Menopause is the most obvious aging process in women. It happens around fifty years and is caused by a drastic reduction of oestrogens. During menopause, women witness a series of changes in their body, mainly related to extensive oestrogen deficiency.

During the first five years of menopause, there is an abrupt decline of both the collagenous component of the skin, with a consequent decrease of suppleness and elasticity of the skin, and a considerable loss of bone mass, which increases the risk of fractures.

The skin becomes thinner, and acquires a characteristic translucency. The thickness of the dermis decreases by 1% a year during the first twenty years of menopause: but it is in the five years that follow the women suffer a loss of about 30%. After that, the decrease rate slows down so, on average, for each year during the twenty years following the end of the menstruation phase, the amount of collagen fibres decrease by 2%, the distensibility of the skin increases by 1%, with a loss in skin elasticity.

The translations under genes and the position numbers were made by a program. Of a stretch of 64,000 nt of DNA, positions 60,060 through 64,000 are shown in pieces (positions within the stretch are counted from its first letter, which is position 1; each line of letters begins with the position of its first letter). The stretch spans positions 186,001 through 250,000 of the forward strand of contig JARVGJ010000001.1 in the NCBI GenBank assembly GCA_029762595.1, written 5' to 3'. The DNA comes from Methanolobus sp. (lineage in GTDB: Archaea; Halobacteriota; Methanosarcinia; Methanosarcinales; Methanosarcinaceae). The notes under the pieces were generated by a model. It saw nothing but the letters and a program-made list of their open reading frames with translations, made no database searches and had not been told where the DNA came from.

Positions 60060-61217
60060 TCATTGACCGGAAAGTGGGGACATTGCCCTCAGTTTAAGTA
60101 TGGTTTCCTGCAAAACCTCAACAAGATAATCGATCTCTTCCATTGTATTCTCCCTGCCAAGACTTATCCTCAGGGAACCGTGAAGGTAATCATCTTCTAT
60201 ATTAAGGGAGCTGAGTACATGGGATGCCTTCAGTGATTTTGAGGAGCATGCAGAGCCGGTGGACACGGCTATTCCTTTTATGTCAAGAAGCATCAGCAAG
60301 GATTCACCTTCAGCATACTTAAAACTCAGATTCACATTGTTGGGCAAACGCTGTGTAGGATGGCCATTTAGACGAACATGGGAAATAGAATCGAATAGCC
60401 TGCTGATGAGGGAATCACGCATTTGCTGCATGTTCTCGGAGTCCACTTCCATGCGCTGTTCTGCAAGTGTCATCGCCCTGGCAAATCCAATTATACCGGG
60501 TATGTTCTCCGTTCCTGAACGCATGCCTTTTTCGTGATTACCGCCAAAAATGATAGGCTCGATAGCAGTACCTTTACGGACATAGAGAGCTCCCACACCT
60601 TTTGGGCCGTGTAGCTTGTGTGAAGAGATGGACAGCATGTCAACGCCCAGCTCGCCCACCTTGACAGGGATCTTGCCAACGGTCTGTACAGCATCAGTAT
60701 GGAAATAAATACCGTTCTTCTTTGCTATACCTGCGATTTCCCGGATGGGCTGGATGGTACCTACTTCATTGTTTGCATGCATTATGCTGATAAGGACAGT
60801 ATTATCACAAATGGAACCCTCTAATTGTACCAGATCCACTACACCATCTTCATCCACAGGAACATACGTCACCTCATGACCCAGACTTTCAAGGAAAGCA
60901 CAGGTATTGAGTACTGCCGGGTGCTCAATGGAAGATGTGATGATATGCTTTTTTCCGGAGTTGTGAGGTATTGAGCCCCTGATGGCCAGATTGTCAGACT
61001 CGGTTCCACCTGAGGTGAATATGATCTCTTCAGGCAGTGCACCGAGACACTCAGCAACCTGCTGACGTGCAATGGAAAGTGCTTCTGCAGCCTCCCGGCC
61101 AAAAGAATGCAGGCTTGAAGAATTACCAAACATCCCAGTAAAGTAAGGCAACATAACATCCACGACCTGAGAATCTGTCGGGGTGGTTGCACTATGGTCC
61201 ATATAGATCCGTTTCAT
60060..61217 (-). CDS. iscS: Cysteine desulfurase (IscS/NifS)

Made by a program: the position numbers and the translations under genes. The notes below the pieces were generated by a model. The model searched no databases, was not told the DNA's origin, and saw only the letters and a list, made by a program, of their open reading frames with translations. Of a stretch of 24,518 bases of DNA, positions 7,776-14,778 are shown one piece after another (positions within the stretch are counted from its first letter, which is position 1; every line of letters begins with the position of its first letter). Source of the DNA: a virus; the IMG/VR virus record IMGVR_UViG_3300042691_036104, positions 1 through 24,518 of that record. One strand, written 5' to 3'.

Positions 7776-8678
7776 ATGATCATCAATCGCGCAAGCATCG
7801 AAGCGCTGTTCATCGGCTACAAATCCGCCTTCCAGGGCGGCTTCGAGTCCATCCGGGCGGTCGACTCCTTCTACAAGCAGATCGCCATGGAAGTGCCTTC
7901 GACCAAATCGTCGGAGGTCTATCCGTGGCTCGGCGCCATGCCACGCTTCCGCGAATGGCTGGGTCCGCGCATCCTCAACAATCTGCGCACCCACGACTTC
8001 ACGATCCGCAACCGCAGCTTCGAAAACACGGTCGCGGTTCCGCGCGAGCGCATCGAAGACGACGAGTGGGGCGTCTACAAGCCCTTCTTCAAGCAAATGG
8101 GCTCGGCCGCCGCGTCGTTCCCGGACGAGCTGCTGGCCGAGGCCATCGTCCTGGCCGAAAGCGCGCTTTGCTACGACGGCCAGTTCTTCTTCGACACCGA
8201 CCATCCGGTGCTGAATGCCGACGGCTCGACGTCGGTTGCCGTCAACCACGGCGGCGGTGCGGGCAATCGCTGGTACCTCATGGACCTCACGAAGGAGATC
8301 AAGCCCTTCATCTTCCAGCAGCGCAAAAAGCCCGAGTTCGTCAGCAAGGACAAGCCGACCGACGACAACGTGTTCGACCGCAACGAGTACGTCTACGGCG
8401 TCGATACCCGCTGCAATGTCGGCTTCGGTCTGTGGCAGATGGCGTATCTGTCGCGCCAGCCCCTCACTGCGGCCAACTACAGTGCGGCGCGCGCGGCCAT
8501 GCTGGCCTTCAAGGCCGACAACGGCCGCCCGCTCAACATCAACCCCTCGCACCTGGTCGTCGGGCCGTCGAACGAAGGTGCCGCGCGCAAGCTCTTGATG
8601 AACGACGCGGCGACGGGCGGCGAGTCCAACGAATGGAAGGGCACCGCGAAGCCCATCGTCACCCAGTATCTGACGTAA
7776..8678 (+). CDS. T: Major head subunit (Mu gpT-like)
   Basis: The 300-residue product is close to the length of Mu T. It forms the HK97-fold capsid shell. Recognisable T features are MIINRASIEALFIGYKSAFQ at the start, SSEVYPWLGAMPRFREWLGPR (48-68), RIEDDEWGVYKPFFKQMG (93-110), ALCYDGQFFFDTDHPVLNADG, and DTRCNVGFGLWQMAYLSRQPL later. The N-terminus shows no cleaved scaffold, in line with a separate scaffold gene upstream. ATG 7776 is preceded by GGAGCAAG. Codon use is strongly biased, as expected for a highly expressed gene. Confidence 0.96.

The depletion of skin collagen is therefore related to the duration of hormonal deficiency, rather than chronological age. Histochemistry shows rarefaction and fragmentation of the matrix fibers, a decrease of collagen type I and type III and the III/I ratio. The presence of hyaluronic acid also drops along with the production of proteoglycans, compromising the level of hydration and tightness of the dermis.